Yorkshire shellfishermen call for action as valuable gear destroyed
Shellfishermen are calling for an automatic tracking system to become a legal requirement to stop tens of thousands of pounds of damage being done to their pots by outsiders every year.
Jason Harrison, from Filey, said local boats had again had hundreds of lobster and crab pots towed away by visiting scallop dredgers from around the UK, as well as French fishing boats.
In recent years fishermen have repeatedly complained about losing gear to visiting boats.
Mr Harrison also said that as a result of “every man and his dog ploughing the seabed” for the past three months there was nothing left for the handful of local boats.
The fisherman said his own crab boat had 70 pots towed away by a large scalloper off Scarborough on Saturday.
“I’ve just been speaking to local scallopers who are seething, because there is nothing on the grounds. If it had been controlled and policed well, it would have sustained it for longer.
"But because it has been hammered, there’s nothing for them now,” he said.
Most boats carry the automatic identification system (AIS) but it is mandatory only for vessels over 300 tonnes.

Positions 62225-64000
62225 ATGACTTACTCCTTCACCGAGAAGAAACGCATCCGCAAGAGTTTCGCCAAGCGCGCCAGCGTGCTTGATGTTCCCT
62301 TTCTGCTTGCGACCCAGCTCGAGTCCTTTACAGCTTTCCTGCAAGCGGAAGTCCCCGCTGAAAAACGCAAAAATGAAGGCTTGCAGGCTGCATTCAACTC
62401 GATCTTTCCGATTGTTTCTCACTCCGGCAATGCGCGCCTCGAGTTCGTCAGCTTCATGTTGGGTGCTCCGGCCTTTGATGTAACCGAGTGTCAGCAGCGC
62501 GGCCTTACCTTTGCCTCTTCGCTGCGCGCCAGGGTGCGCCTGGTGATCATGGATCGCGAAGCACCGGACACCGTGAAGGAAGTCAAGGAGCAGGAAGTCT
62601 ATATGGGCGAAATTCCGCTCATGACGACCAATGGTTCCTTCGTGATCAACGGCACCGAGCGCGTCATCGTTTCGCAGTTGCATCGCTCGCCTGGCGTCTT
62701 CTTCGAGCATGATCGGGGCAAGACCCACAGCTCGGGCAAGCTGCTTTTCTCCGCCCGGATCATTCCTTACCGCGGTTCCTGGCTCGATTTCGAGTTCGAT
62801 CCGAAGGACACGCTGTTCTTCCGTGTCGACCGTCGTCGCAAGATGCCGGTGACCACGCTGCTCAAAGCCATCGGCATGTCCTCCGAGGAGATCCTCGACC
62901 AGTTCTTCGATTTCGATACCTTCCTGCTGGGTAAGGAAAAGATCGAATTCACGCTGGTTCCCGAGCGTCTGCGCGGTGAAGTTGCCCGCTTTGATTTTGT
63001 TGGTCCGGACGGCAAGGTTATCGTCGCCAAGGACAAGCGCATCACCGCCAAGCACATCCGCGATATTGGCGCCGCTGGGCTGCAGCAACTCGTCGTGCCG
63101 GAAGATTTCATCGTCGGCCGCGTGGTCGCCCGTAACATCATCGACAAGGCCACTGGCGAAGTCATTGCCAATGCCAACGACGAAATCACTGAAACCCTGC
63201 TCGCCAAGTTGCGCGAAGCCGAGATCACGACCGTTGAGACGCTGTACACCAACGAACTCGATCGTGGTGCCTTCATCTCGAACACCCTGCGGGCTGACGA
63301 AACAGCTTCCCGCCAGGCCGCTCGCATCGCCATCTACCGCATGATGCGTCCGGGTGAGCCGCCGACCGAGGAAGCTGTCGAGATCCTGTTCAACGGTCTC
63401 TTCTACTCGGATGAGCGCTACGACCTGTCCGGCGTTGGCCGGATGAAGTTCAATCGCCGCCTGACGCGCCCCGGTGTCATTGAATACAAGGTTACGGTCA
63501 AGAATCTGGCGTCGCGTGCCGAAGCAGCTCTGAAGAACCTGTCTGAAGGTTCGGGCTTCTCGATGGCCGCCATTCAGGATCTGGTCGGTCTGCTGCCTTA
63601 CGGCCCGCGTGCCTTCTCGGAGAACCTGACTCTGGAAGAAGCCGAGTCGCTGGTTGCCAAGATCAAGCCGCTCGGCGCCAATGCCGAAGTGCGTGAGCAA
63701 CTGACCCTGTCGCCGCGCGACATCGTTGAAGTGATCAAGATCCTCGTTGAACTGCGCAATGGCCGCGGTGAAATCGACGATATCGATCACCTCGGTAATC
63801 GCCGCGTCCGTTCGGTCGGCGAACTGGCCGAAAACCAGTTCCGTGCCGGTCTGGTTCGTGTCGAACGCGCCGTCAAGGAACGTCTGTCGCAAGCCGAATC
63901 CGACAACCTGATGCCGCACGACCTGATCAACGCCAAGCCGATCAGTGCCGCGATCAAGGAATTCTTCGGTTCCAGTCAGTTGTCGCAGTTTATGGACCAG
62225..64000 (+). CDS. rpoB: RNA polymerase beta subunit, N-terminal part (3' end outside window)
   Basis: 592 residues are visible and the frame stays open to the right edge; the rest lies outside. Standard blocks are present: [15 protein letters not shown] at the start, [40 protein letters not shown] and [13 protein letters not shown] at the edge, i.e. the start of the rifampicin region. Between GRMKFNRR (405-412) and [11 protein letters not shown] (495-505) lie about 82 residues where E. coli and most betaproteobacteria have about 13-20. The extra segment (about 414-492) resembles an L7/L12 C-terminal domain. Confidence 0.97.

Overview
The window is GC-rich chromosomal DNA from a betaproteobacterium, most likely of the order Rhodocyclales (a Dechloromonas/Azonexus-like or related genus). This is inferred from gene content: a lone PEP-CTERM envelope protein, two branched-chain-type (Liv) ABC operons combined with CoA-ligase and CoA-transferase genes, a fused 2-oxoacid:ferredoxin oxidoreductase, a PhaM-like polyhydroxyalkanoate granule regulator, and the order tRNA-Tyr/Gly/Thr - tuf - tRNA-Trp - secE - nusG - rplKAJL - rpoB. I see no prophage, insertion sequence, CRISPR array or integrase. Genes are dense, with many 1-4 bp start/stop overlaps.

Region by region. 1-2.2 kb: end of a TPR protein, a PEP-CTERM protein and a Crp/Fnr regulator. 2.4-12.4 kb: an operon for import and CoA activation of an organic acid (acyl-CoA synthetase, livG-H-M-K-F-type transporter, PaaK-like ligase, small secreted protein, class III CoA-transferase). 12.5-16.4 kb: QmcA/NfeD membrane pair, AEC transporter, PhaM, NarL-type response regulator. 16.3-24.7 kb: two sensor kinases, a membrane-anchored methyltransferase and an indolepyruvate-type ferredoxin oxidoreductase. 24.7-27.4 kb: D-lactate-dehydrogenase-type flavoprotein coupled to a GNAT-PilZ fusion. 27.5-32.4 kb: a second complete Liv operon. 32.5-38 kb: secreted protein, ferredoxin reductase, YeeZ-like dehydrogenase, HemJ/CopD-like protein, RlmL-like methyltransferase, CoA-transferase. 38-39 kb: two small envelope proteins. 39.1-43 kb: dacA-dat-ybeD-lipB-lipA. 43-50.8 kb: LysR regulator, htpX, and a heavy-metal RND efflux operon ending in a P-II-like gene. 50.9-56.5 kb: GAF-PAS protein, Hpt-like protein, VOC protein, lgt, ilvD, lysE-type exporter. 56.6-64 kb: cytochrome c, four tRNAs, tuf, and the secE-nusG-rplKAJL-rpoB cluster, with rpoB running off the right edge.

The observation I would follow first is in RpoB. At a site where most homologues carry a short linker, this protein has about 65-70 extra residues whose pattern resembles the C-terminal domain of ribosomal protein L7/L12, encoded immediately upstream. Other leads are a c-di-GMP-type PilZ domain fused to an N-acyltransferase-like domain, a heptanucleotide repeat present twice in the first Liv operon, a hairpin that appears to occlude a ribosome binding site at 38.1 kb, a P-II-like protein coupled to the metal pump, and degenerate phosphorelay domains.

It allows crew onboard a vessel as well as the maritime authorities to track and monitor boats’ movements.
A Scarborough fisherman, who wanted to remain anonymous, had nearly £2,000 of pots trawled away by a French vessel last week.
He said the North Eastern Inshore Fisheries and Conservation Authority patrol boat Guardian, which undertakes offshore enforcement, was like a fixed speed camera, adding: “Everyone knows where it is.”
An AIS system which everyone would have to turn on “would help without a shadow of a doubt”, the fisherman said, although it would give away his position too.
But it was a price he was prepared to pay.
“There would be no excuse then,” he added. “You could tell them where your gear is and if they were in your area fishing near you would have a culprit and you could take the information to the local authorities.”
Chief fisheries officer David McCandless said the authority had been trying to get such a bylaw for three years – and it was now awaiting ministerial approval.
He said there was still a problem with nomadic scallop dredgers coming in illegally within six miles.
A publicly transmitted AIS system would act as a strong deterrent because “everybody would be accountable for their actions”.
The bylaw would mean the system had to be fully functioning – and if it broke down the vessel would have to come back into port.
A number of vessels are being investigated for illegal transgressions within the six-mile limit.
The Marine Management Organisation, which licenses and regulates marine activities, has been approached for comment.